It’s an adap of a novel by one of Britain’s best authors (Kazuo Ishiguro), stars some of our hottest young talent and deals with themes of no less importance than the human soul.
In other words, Never Let Me Go is a present laid expectantly on Bafta’s doorstep. Let’s hope they kept the receipt.
You might expect a sci-fi centred on medical ethics to take place in some future dystopia. But Mark Romanek’s (One Hour Photo) film is set in the drizzle of mid-’90s England, dividing its time between overcast seaside, muddy countryside and a peculiar boarding school called Hailsham.
There, pupils Kathy (Carey Mulligan) and Ruth (Keira Knightley) become rivals when Ruth poaches the affections of Tommy (Andrew Garfield). As the three grow into adulthood, they learn that a truly in-love couple might defer the grim fate of Hailsham pupils, and competition for Tommy’s heart intensifies.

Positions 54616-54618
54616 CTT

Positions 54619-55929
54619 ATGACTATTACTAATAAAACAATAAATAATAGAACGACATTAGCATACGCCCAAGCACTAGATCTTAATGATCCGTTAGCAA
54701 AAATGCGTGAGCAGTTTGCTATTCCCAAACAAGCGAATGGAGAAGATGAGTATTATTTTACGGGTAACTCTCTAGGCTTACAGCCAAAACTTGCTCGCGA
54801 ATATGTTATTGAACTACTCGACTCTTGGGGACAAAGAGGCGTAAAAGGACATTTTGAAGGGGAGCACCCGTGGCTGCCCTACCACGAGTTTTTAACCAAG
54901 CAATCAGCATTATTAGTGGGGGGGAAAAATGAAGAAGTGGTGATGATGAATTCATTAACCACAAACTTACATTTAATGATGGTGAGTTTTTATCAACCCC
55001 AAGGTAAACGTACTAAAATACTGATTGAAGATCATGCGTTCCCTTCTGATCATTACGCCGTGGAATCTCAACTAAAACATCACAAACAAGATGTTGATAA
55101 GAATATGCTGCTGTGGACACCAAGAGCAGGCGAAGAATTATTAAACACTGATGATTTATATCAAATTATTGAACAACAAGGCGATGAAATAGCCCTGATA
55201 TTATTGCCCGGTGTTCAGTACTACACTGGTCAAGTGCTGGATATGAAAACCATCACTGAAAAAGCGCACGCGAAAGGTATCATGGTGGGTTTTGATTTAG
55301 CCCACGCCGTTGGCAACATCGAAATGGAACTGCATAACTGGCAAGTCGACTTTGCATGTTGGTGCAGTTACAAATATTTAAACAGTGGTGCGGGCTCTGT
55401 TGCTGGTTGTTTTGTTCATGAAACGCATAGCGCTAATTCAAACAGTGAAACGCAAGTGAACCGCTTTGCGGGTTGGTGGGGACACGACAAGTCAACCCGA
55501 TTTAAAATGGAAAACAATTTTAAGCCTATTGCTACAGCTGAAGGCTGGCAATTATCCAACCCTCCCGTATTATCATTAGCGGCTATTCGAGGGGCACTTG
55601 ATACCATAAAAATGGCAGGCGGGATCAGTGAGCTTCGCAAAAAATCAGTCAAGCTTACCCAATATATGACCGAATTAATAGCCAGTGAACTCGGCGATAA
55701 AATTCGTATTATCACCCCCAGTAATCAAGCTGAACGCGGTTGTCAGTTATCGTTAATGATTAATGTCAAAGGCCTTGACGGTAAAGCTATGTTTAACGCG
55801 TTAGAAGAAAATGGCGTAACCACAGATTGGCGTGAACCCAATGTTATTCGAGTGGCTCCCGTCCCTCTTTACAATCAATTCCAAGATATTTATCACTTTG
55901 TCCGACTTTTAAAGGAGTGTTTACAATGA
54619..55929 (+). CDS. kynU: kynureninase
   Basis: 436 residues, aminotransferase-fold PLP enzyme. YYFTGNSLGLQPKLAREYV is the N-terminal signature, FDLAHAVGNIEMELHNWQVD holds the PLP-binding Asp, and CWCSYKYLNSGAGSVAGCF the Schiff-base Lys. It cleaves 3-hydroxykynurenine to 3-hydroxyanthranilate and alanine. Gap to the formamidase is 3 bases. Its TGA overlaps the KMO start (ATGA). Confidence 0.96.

In another Ishiguro adaptation, The Remains Of The Day, Anthony Hopkins revealed the pathos of a man unable to take action to find happiness in his life. Despite boasting three times the inert characters of that film, Never Let Me Go never achieves equivalent impact. The pupils’ failure to question their fate plays more like lethargy than tragically repressed emotion.
Scripter Alex Garland does deserve credit for his restraint; a lesser adap would have ignored the novel’s nuance and put Knightley and Mulligan in silver Lycra. Then again, a better one would’ve found a way to transfer the book’s intense feeling to the screen.
Instead, Never Let Me Go is moving only in the sense that it’s depressing and, y’know, so are motorway service stations.
As beige as the cardies Carey Mulligan wears throughout, this has several quality elements, but there’s something vital missing.